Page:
Centralize nat’l ID systems to strengthen nat’l security – FOGET

The Foundation for Generational Thinkers (FOGET) is advocating for a centralized system of all national identity cards of Ghanaians to help curb the intrusion of foreign national who are creating all sort of problems for the country’s national security.

“Ghana could only make a headway if all ID cards; passports, drivers’ licenses, Social Security ID, Voters’ ID and the NHIS are centralized,” a statement signed and released in Accra by the President of FOGET, Prosper Afetsi, in part read.

To make the dream of the centralized system a reality, FOGET is further proposing for a system where Ghanaian nationals will be properly documented from birth to death in order to eliminate or do away with all middle-men who interfere in the process leading to the acquisition of national ID cards, especially, birth certificates, passports, and NHIS cards, to foreign nationals.

Mr. Afetsi in the statement identified the issuance and acquisition of Ghanaian passport and birth certificate as two vital documents that have become easy to access by foreign nationals as one of the major challenges confronting Ghana’s national security.

“While Ghanaian citizens face a lot of challenges and frustrations in acquiring passports as one of their rights, foreigners, through middle-men, acquire the passports and other national ID cards with ease. The inability of our system to properly document citizens from birth to death has therefore, made it possible for non-citizens of Ghana to acquire such documents with the collusion of employees of these national agencies – Passport Office, Births and Deaths Registry and a host of others mandated to protect the security of the state,” he noted.

Ideally, charges for applying a Ghanaian passport are pegged between GH₵50.00 and GH₵100.00 for normal and express applications but middle-men charge between GH₵500.00 and GH₵1, 00.00 to acquire the same passport for applicants.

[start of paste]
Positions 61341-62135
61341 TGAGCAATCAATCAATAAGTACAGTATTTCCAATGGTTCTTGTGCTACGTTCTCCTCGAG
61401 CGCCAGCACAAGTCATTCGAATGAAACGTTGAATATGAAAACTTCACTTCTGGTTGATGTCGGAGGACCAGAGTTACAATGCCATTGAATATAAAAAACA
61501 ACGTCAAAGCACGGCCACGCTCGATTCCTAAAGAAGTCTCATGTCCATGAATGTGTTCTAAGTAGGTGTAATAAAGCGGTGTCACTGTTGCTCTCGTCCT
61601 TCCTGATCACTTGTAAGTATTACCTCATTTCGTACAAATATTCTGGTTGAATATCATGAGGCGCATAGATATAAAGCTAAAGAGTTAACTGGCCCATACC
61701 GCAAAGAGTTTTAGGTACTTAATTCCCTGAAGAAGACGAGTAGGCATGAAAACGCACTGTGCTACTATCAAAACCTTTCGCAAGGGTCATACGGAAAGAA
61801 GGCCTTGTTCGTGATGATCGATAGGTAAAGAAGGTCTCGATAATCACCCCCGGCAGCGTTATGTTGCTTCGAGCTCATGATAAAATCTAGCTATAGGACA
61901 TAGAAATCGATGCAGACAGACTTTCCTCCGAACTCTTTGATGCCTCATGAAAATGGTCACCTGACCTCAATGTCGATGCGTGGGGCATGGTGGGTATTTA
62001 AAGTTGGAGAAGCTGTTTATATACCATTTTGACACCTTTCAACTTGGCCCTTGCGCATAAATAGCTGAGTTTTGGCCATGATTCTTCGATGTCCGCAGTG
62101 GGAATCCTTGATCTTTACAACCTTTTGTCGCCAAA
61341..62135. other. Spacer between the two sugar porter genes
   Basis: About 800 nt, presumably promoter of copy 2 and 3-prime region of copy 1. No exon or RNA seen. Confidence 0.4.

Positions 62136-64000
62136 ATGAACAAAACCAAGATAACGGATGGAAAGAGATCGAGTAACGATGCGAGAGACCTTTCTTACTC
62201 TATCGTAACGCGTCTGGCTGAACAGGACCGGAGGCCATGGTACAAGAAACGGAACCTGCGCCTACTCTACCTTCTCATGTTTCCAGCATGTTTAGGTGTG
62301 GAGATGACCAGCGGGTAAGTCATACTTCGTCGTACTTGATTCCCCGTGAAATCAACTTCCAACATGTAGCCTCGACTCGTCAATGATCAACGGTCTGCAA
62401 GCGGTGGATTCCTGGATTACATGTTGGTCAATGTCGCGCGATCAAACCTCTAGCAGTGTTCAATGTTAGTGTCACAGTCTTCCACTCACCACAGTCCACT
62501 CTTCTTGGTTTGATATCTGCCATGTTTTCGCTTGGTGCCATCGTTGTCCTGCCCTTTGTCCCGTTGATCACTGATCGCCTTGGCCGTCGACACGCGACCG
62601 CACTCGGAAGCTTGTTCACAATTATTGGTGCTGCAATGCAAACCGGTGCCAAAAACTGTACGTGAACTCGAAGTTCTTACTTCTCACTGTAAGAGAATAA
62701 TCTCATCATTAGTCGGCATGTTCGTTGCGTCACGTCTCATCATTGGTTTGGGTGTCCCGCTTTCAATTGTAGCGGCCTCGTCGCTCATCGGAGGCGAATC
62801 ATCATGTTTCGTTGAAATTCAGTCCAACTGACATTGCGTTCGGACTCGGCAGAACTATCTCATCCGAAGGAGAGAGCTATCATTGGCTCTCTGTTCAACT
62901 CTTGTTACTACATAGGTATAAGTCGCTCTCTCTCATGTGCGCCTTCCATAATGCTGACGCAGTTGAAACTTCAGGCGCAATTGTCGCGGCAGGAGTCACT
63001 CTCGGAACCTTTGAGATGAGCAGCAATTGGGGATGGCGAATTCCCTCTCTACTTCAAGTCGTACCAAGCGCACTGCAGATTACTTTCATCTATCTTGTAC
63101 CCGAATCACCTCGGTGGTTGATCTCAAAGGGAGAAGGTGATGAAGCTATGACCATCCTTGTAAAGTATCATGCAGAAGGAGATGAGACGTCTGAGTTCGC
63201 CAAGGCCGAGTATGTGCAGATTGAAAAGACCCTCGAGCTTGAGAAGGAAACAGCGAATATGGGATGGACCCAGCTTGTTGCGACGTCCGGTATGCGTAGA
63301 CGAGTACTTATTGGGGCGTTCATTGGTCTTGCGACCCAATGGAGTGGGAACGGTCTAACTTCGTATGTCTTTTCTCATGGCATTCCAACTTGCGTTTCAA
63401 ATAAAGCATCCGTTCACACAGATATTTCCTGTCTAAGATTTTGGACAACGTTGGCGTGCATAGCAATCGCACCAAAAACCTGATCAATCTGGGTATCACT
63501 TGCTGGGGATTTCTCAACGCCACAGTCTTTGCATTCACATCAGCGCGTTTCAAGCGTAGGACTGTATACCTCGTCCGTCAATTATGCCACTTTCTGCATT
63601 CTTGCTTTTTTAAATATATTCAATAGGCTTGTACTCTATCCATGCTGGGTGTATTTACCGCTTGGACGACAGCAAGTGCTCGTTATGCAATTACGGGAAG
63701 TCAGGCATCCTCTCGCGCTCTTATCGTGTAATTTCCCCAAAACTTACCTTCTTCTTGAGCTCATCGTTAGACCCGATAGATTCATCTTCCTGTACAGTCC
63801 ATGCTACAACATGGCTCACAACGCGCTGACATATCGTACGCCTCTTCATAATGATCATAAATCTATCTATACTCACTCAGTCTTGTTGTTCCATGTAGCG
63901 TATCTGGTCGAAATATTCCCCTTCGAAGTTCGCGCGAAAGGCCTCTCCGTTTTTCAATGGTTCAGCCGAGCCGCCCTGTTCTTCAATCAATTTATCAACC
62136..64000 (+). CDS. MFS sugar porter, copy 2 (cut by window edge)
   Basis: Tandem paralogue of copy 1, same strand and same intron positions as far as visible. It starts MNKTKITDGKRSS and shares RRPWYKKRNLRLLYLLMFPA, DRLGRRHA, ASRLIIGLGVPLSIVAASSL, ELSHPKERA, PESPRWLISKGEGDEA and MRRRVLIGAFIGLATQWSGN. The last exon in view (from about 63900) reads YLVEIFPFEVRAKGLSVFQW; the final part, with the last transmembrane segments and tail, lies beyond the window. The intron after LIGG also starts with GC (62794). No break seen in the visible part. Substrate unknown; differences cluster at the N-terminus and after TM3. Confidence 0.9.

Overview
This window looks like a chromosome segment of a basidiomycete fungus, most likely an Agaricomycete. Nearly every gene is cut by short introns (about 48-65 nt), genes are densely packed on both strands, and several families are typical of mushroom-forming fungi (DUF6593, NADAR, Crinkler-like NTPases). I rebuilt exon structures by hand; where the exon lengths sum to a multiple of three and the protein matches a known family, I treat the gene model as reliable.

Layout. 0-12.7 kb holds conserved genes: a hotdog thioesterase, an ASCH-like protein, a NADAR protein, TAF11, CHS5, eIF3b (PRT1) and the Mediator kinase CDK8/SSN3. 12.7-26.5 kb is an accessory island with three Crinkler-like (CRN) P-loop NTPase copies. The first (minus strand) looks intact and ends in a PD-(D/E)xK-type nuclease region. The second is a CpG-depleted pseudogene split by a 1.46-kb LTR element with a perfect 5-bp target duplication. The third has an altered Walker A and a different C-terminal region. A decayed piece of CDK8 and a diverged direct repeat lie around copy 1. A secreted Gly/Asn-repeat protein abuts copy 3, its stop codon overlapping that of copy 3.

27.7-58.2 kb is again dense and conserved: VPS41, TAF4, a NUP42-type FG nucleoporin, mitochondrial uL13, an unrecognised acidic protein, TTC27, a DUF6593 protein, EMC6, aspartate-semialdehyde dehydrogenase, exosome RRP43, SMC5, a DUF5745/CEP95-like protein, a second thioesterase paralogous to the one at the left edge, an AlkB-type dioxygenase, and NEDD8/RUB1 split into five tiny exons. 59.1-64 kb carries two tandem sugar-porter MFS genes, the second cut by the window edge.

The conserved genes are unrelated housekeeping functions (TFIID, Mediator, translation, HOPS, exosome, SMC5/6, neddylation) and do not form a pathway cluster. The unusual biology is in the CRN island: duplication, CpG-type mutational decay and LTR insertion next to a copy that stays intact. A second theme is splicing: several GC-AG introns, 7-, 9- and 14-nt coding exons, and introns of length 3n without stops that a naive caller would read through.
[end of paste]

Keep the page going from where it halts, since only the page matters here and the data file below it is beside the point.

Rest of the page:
This, the President of FOGET noted, could be curtailed if the country could put in a mechanism that would automatically generate a social security number for its citizenry right from birth to sanitize the corrupt system.

Another outfit where Mr. Afetsi identified as frustrating applicants is the Driver and Vehicle Licensing Authority (DVLA).

According to him, Ghanaians who are qualified and so ought to have been issued with driver’s licenses are denied, a situation he added, is contributing to the increasing spate of road accidents in the country.

“It seems everything about Ghana is becoming more frustrating if one wants to do the right thing without cutting corners. Our reasons for this call are obvious: terrorism, especially, on the West African coast is on the rise and it is therefore absolutely necessary that the authorities know about every citizen where he or she resides and what he or she does for a living. Whereas some might call it an intrusion into citizens’ privacy, protection of the general society takes precedence over that of individual freedoms. This necessitates that at a point, we must surrender our individual freedoms for the general good. We are therefore urging the government to fast-track the issuance of the GhanaCard with enhanced security features to ensure that each and every citizen is protected. We believe this is not too much a task for a government that is desirous of building a digital economy.”

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